16:54 kwladyka: devth yeah but employers reject me without even talking with me :)

16:54 devth not every-time but too often

16:55 ystael: because, for example, my company would like to hire a developer for a job where a substantial amount of the code will be in Clojure. but "Clojure" is very far from the most important qualification we're looking for.

16:56 kwladyka: ystael i love solve business problems, optimise, creating solutions etc. especially when i can use my business experience during coding.

16:57 devth: kwladyka: if possible ask why you were rejected then address that problem. also meticulously go over everything you're presenting to them. consistency, no typos. well-designed, well-written resume.

16:57 ystael: kwladyka: Are you finding that the fact you've been working primarily in Clojure is actually a problem?

16:58 devth: kwladyka: your chess readme looks good, as does the code. might want to add a license.

16:59 kwladyka: ystael Clojure is problem because in my country is a few companies working in Clojure. So only companies outside my country have sense.

16:59 ystael: kwladyka: Does that mean you're looking largely outside your country, or considering non-Clojure jobs, or both?

16:59 kwladyka: Purpose for my question now is what should i do to became Clojure expert in for example 1 year. But still not about skills... about employers.

17:00 devth: i don't really know what it means to be an expert :)

17:00 ridcully_: be an expert first, then sneek in clojure ;)

17:00 kwladyka: ystael Clojure outside my country, Relocation ore remotely.

17:01 devth: kwladyka: try applying to lots of jobs

17:01 kwladyka: devth i don't know too, but for employers it has to mean something good :)

17:01 devth: i don't think employers are the keepers of the definition

17:01 their definitions probably vary quite a bit

17:02 lots of jobs don't require you to be an expert though

17:02 kwladyka: devth just became a man who you want to hire :)

17:02 i am afraid the problem can be i co-founded 2 companies.

17:02 I mean.... employers can afraid that

17:02 i am not pure coder

17:03 maybe they afraid i will quit

17:03 ridcully_: if an employer would look up those companies, what would it find out about them?

17:03 devth: i saw your linkedin page - might want to emphasize your code skills there. say software engineer or developer (as long as that's accurate). "IT" itself doesn't mean much.

17:04 kwladyka: ridcully_ one was sold many years ago and the second what is e-store and this company is a leader in my country, now trying get into UK

17:05 krainaherbaty.pl and hotcup.co

17:08 devth yes now i have description for manager in head. Before i had Clojure Developer description :)

17:15 jonathanj: is there a function in the core library for determining whethe two values are within some delta of one another?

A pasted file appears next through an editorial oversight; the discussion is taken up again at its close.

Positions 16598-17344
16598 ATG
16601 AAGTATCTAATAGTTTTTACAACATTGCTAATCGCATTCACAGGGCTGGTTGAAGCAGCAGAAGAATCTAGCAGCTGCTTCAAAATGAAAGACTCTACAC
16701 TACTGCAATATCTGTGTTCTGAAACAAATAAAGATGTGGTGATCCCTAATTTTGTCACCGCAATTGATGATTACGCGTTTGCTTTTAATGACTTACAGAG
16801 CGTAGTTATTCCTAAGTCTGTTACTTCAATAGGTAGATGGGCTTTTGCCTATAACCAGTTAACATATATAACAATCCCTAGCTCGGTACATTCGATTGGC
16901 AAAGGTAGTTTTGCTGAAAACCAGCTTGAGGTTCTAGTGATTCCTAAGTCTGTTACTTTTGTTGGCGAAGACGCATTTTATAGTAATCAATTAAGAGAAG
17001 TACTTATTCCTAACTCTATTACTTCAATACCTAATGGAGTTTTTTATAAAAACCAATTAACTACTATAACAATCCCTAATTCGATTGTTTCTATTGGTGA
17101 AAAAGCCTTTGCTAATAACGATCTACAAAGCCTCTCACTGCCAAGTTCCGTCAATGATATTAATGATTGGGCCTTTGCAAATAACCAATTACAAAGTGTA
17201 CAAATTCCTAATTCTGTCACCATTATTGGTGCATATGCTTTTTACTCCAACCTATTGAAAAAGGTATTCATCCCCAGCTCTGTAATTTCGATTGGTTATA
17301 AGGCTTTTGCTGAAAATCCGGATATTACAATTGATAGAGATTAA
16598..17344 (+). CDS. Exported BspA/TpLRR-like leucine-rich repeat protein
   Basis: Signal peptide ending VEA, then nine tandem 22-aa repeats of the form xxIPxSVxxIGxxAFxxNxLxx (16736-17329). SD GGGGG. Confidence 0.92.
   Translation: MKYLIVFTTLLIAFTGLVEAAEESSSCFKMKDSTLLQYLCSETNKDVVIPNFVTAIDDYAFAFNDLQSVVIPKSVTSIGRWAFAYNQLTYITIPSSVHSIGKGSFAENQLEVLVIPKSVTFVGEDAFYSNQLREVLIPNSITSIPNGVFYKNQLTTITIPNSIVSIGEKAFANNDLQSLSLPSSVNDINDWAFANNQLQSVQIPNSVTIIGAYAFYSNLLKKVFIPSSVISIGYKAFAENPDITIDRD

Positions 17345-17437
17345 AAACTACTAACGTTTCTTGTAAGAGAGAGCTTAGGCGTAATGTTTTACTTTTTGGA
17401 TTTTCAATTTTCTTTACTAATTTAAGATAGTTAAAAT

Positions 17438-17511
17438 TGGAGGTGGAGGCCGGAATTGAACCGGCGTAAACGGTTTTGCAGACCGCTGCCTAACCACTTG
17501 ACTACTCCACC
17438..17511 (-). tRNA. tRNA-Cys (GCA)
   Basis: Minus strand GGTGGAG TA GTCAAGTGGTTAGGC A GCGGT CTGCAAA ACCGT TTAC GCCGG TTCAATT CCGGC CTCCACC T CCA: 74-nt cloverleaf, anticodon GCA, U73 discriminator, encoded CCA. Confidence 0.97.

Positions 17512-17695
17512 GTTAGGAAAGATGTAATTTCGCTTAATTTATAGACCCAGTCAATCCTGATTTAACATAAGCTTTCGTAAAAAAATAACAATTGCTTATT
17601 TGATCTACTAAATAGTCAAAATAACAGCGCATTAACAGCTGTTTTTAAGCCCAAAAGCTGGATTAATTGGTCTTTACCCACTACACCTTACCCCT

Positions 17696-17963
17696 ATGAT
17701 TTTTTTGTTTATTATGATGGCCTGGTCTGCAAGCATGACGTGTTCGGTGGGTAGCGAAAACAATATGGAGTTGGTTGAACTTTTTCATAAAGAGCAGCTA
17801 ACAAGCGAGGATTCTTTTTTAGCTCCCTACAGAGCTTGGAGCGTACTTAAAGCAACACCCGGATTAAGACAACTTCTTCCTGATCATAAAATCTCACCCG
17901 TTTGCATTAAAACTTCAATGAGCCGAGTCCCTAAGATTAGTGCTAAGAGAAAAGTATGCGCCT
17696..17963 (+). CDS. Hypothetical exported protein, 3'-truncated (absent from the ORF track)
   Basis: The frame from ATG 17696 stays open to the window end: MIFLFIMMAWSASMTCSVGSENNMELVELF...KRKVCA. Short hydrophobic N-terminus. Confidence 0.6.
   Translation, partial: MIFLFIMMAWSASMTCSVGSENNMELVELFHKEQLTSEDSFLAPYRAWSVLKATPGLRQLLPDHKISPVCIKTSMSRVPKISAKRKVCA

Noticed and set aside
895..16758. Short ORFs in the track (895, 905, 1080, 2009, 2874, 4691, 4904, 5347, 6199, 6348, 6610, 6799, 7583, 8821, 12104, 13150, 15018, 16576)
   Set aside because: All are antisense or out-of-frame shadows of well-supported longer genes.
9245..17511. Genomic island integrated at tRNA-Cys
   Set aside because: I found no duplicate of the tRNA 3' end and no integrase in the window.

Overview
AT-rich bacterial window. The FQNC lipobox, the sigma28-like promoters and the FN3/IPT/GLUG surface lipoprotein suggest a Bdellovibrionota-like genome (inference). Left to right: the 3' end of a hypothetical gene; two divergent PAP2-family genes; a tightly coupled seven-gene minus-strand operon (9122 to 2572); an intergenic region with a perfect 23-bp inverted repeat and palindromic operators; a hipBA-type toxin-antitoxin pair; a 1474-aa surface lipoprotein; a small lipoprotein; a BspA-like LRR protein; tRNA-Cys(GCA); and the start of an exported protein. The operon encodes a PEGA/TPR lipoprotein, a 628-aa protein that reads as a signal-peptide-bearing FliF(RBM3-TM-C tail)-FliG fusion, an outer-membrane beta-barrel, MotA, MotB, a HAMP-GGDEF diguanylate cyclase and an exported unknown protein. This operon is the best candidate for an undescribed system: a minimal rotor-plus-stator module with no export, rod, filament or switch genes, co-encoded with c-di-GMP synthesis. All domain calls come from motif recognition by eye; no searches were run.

17:18 justin_smith: jonathanj: not that I know of, but there is ulp

17:18 ,(Math/ulp 2.0)

17:18 clojurebot: 4.440892098500626E-16

17:18 justin_smith: ,(Math/ulp 0.2)

17:18 clojurebot: 2.7755575615628914E-17

17:18 justin_smith: etc.

17:19 sdegutis: Welp.

17:19 princeso: jsabeaudry schmir Thank you. I was looking for something more basic. like this (defmacro at-ns-do [nms body](let [actual-ns *ns*] `(binding [*ns* (create-ns ~nms)]~body)))

17:20 justin_smith: sdegutis: whelps http://www.petproductnews.com/puppies.jpeg

17:21 princeso: that's not more basic than (intern (create-ns nms) s val)

17:21 jonathanj: justin_smith: i also found this: https://github.com/clojure/algo.generic/blob/master/src/main/clojure/clojure/algo/generic/math_functions.clj#L208

17:21 justin_smith: princeso: it doesn't even need to be a macro

17:22 sdegutis: justin_smith: haha oh you

17:23 justin_smith: ,(intern (create-ns 'foobarbaz) 'hello "world") ; princeso

17:23 clojurebot: #'foobarbaz/hello

17:23 justin_smith: ,foobarbaz/hello

17:23 clojurebot: "world"

17:23 justin_smith: princeso: that's what you want right?

17:25 princeso: justin_smith. i want to execute data like this (defn ^{:...} fun [x] (if (= 1 x) ...))

17:27 justin_smith: (intern (create-ns target) '^{:...} fun (fn [x] (if (= 1 x) ...))

17:28 princeso: justin_smith let me try that :)

17:32 justin_smith: princeso: in my own repl that puts the expected meta on

17:32 18WABQT5G: justin_smith is a clojure deity

17:32 :D

17:33 slester: whoops.

17:33 princeso: justin_smith. ah thanks i actually tried that way. But I depend on yet written definitions "(defn ...)". So maybe im obligated to macro (defmacro at-ns-do [nms & body]`(binding [*ns* (create-ns ~nms)] ~@body))